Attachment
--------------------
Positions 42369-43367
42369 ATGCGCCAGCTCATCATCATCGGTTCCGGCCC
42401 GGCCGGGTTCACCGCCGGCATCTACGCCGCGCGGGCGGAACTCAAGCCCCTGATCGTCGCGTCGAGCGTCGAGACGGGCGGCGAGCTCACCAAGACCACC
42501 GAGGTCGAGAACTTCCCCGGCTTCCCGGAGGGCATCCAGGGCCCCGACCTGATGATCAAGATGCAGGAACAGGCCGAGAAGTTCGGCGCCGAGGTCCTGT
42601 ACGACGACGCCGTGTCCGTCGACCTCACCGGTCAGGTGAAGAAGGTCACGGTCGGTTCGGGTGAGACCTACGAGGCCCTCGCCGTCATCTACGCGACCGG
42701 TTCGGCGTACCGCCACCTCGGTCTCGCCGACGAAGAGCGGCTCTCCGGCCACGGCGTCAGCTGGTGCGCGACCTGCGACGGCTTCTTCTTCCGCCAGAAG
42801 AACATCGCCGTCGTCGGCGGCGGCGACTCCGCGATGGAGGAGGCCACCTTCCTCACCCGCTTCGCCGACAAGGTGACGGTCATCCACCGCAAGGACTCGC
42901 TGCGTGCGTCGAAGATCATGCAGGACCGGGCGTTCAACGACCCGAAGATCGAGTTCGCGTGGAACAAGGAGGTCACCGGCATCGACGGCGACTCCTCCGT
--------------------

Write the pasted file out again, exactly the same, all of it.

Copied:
Positions 42369-43367
42369 ATGCGCCAGCTCATCATCATCGGTTCCGGCCC
42401 GGCCGGGTTCACCGCCGGCATCTACGCCGCGCGGGCGGAACTCAAGCCCCTGATCGTCGCGTCGAGCGTCGAGACGGGCGGCGAGCTCACCAAGACCACC
42501 GAGGTCGAGAACTTCCCCGGCTTCCCGGAGGGCATCCAGGGCCCCGACCTGATGATCAAGATGCAGGAACAGGCCGAGAAGTTCGGCGCCGAGGTCCTGT
42601 ACGACGACGCCGTGTCCGTCGACCTCACCGGTCAGGTGAAGAAGGTCACGGTCGGTTCGGGTGAGACCTACGAGGCCCTCGCCGTCATCTACGCGACCGG
42701 TTCGGCGTACCGCCACCTCGGTCTCGCCGACGAAGAGCGGCTCTCCGGCCACGGCGTCAGCTGGTGCGCGACCTGCGACGGCTTCTTCTTCCGCCAGAAG
42801 AACATCGCCGTCGTCGGCGGCGGCGACTCCGCGATGGAGGAGGCCACCTTCCTCACCCGCTTCGCCGACAAGGTGACGGTCATCCACCGCAAGGACTCGC
42901 TGCGTGCGTCGAAGATCATGCAGGACCGGGCGTTCAACGACCCGAAGATCGAGTTCGCGTGGAACAAGGAGGTCACCGGCATCGACGGCGACTCCTCCGT